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NP: June 16, 1864 Philadelphia Inquirer: Taking His Choice of Roads

Editor’s Note: This article was transcribed by Jackie Martin.


When General GRANT moved from Spottsylvania, by his left flank, across the Pamunkey, we pointed out a number of advantages resulting from that great piece of strategy which made him master of the situation for his operations against the Rebel capital.  It opened up to him a choice of routes to Richmond.  He might approach that city from every side but one—the west.  He might march straight south by the Mechanicsville road; or more westward along the line of the York River Railroad, or, pushing still further on, might approach from the South by the river roads along the James.  He might establish his base permanently on the Pamunkey, or transfer it to the James River, at his option.  He could move over to General BUTLER, or bring BUTLER’S column over to him.  All these advantages we pointed out at the time.  Several have since been availed of, and now General GRANT, by one of those brilliant, rapid and audacious manoeuvres peculiar to him, has brought them all within the scope of his operations.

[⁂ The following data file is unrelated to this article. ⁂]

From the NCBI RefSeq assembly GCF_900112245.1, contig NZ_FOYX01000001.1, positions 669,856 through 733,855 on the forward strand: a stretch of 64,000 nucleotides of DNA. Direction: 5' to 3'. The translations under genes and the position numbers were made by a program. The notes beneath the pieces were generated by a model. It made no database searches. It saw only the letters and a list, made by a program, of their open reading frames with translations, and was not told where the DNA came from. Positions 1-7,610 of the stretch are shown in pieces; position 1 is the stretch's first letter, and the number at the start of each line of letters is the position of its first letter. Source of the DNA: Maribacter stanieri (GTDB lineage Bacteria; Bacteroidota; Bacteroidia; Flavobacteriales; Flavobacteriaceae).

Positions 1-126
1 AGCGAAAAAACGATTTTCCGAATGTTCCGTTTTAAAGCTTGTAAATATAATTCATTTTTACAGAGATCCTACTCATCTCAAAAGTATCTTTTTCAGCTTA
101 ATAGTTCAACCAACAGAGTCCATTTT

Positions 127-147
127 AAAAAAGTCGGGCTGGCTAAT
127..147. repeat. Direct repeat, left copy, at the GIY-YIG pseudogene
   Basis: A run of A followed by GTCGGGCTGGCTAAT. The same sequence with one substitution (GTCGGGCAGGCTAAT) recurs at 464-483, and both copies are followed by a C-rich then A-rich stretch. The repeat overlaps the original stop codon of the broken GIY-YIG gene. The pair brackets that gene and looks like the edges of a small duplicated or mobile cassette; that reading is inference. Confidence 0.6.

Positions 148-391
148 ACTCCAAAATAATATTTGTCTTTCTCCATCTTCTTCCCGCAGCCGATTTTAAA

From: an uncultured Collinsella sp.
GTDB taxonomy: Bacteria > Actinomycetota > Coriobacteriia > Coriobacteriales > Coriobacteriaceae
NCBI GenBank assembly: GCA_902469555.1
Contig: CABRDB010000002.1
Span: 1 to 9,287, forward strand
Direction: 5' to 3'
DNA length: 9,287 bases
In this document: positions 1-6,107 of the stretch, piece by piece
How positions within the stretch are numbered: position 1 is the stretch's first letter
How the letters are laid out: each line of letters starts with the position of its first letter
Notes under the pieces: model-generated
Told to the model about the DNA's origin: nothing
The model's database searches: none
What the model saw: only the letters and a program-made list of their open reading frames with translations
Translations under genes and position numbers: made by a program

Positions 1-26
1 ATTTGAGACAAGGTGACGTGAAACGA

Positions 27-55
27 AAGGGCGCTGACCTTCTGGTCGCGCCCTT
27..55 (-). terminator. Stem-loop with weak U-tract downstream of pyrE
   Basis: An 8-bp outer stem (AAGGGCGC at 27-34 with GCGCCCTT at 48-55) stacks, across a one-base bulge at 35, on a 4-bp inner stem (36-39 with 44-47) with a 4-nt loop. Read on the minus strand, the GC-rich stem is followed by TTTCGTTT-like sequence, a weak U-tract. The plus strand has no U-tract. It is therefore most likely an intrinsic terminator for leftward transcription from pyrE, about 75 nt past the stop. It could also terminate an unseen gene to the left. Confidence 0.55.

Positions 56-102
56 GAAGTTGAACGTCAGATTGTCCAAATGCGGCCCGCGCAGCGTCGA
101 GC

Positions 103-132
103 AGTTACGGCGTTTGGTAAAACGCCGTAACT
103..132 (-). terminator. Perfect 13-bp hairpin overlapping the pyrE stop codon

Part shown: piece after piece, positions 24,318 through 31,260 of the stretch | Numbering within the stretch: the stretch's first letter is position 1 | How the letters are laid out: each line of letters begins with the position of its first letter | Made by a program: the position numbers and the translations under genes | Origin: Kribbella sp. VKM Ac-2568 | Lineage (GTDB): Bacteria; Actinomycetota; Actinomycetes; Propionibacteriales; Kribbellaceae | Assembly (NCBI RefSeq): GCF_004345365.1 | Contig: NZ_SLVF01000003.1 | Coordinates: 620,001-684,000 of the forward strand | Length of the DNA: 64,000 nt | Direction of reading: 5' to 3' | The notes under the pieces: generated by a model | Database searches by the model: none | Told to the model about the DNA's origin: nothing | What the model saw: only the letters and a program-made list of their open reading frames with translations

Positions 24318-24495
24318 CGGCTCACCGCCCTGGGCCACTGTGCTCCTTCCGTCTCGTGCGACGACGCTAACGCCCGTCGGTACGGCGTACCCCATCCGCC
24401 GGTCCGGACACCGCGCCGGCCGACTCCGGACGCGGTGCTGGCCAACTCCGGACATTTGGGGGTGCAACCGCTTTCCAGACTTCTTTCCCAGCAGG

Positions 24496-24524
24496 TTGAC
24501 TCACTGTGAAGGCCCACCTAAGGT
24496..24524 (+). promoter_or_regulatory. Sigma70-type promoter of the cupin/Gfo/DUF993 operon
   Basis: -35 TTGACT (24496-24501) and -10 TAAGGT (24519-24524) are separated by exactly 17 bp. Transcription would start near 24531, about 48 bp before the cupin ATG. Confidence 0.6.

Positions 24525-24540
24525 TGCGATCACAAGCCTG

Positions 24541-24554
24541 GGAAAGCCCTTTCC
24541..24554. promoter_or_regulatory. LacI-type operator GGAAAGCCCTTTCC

Those who have surmised that GRANT would not venture on this movement because it might uncover Washington, must bear several important facts in mind.  First, there is General HUNTER, with CROOK and AVERILL, with a powerful column, ready to fall on the flank and rear of any detachment LEE would dare to send out.  Second, LEE is fully and constantly occupied by General GRANT, and third, any line of communications he could adopt to supply such a detachment is entirely at the mercy of Generals GRANT and HUNTER.

In a word the Army of the Potomac is in every sense of the word master of the situation, and we shall be disappointed if we do not hear immediately of most important and decisive work.1

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  1. “Taking His Choice of Roads.” Philadelphia Inquirer. June 16, 1864, p. 4 col. 3
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